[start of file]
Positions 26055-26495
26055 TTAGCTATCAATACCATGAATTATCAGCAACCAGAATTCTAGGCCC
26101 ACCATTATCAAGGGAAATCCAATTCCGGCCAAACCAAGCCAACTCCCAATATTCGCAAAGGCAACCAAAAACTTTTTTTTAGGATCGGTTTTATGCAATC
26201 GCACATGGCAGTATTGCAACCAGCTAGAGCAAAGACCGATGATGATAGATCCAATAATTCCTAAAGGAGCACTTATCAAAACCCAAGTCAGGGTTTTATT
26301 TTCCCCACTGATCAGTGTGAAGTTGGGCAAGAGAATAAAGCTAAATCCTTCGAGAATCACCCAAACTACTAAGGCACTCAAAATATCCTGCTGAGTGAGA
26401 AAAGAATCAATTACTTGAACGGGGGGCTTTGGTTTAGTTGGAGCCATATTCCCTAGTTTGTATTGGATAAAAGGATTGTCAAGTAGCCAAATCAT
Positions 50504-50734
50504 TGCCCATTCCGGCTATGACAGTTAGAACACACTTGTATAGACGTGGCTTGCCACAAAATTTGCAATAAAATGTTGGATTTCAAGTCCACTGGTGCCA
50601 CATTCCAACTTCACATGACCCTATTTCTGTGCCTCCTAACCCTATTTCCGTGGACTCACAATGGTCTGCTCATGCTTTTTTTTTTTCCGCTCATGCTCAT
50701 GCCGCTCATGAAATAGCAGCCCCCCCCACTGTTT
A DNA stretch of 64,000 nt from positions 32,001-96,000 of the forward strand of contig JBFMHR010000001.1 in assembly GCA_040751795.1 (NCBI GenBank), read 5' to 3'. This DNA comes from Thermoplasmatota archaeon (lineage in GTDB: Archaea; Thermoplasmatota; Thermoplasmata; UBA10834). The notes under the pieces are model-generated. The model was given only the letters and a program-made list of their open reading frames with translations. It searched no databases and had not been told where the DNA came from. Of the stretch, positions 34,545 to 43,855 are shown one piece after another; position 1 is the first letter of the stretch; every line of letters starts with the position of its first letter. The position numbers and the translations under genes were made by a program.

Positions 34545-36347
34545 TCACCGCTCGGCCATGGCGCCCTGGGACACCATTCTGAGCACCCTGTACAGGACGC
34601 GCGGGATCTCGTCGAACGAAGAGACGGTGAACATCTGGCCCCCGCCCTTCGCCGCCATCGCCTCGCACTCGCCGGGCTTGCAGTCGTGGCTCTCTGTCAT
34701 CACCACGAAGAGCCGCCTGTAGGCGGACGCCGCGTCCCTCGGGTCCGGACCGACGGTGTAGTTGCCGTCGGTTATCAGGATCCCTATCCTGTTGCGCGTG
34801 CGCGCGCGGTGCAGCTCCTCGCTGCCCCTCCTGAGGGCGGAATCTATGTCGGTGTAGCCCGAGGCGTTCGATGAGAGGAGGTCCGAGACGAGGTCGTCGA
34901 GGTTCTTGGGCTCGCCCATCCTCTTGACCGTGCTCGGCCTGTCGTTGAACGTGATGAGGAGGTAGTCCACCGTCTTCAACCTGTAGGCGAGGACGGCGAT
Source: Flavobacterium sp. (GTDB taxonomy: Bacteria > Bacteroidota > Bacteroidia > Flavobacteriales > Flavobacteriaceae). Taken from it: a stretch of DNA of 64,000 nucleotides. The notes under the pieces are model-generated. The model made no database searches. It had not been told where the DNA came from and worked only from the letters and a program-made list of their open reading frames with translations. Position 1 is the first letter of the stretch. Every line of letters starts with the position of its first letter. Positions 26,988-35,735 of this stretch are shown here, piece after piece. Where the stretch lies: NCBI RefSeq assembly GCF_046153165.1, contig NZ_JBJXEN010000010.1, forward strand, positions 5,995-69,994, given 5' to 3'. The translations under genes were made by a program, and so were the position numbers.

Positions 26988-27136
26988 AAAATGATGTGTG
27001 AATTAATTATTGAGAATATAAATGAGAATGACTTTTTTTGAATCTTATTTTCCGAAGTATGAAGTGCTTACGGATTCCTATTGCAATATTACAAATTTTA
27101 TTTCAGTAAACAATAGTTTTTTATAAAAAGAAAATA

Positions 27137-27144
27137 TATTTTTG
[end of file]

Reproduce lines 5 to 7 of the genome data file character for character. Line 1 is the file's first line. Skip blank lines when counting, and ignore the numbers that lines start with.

26301 TTCCCCACTGATCAGTGTGAAGTTGGGCAAGAGAATAAAGCTAAATCCTTCGAGAATCACCCAAACTACTAAGGCACTCAAAATATCCTGCTGAGTGAGA
26401 AAAGAATCAATTACTTGAACGGGGGGCTTTGGTTTAGTTGGAGCCATATTCCCTAGTTTGTATTGGATAAAAGGATTGTCAAGTAGCCAAATCAT
Positions 50504-50734